Killing mutations with Kotlin

by coding flower

What are these mutations? Why do we need them? Do we really need to kill them?

Mutation - application modified by PIT test.

We are creating tests to check that our implementations are working as we want. We are keeping high test coverage, but how can we check that our test really works? Traditional test coverage measures only which code was executed in your tests. It doesn't mean that this test is able to detect errors, it means that this code was used during tests.

How can we deal with this problem? We can run our tests against automatically modified versions of our application code. When the application code changes, it should produce different results and cause the test to fail. If after modification the test doesn't fail it could be broken.

Mutation testing

Running modified versions of applications looks reasonable, but we aren't going to change our code by hand, we are going to use the PIT test.

PIT test is mutation testing system which is compatible with JVM.

Let`s consider example, we are testing method which returns true if value is positive and false if is not.

class Mutations {
    fun isPositive(value: Int): Boolean {
        return value > 0

Here is simple Kotest test:

class MutationsTest : ShouldSpec({
    should("return true if value is bigger than zero") {
        val mutation = Mutations()

        mutation.isPositive(20) shouldBe true
        mutation.isPositive(-20) shouldBe false

If we run this test in Intellij Idea with code coverage we will see 100% of code coverage and test of course passed.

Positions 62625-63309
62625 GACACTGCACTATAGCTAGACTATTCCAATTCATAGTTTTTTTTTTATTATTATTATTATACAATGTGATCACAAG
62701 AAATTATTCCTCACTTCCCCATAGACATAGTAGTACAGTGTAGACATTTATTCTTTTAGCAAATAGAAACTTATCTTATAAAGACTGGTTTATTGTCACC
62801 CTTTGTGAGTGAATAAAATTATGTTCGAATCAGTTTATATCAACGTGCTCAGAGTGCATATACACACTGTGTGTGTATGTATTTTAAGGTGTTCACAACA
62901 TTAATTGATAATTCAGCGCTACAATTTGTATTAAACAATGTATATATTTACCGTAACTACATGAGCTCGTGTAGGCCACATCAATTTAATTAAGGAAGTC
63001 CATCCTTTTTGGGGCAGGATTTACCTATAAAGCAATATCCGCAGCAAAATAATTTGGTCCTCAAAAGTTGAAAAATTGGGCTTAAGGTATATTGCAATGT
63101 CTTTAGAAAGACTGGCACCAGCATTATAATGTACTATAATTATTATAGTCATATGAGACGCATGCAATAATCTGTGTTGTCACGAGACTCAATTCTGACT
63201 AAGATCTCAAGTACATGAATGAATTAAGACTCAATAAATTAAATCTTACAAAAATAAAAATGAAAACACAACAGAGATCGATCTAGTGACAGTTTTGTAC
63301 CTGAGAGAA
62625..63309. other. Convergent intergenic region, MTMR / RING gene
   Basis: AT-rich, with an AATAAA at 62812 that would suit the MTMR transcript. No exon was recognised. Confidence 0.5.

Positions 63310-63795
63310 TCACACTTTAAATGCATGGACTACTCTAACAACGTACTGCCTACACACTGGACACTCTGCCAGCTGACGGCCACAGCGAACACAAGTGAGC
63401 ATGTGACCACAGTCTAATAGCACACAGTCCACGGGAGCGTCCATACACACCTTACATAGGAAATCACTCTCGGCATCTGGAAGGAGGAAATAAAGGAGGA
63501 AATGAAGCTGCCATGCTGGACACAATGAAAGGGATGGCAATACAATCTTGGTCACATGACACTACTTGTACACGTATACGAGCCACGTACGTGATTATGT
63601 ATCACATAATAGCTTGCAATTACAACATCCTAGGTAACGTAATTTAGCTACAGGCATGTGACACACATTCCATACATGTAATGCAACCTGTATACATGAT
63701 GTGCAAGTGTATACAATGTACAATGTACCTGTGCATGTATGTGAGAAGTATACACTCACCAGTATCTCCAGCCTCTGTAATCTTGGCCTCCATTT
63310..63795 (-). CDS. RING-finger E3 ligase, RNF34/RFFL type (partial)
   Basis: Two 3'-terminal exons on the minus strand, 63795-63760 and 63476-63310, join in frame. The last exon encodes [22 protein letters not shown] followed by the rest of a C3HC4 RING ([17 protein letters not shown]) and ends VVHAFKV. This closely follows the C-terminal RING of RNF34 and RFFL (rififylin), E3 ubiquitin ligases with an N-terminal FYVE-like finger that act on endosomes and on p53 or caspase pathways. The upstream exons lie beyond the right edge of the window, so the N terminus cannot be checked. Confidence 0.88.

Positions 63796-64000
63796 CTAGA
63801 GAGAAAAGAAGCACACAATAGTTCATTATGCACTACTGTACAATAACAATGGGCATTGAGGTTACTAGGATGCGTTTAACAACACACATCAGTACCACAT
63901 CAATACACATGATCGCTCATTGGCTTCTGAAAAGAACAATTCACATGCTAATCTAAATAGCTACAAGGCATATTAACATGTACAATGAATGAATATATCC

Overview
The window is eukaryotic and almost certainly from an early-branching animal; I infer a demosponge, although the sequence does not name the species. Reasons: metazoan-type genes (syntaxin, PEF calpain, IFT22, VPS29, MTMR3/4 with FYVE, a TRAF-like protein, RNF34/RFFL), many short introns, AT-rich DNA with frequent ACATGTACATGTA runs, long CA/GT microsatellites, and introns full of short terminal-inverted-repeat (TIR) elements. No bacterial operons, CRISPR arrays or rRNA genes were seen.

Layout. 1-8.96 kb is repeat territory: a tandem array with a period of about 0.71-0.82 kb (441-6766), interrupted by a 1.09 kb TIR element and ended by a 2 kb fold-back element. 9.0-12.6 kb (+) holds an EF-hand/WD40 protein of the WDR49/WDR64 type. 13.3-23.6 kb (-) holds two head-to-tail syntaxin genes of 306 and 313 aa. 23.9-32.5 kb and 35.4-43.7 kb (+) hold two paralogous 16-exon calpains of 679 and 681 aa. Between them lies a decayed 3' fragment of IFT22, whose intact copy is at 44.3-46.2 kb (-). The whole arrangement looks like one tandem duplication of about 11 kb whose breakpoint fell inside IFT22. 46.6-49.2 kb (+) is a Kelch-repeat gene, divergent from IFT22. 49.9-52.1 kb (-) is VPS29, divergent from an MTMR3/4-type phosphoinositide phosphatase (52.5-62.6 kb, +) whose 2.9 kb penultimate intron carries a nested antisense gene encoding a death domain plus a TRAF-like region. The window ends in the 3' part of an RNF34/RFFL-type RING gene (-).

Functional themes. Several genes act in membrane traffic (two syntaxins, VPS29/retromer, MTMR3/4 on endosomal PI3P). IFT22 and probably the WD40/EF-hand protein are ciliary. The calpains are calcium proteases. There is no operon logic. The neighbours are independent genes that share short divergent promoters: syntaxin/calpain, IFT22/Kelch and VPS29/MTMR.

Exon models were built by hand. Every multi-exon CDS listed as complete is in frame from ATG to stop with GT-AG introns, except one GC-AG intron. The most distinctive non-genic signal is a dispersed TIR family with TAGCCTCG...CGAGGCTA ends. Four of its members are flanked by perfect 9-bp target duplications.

The mutation report will show us that our test is not perfect.

Our test had three mutations, two of them are dead, but one is still alive, but why? We already had 100% code coverage. The edge case is a problem, the zero number. Mutation modified condition from > to >= . The fix for this situation is very simple, we have to put another test case for zero number, then all mutation will be dead. By default only a few mutations are active, but you can enable more.


Mutation testing is a quite good way to verify that your tests really detect faults in code instead of just improving code coverage. It's really easy to integrate with kotest framework. The sad thing is this project doesn't have a supportive community, there are almost 300 GitHub issues already. If we have a bigger amount of tests, running mutation testing takes much time, so I don't recommend attaching it to the pipeline. I would say, this tool should be more used when your application failing but your test are green and have high code coverage.

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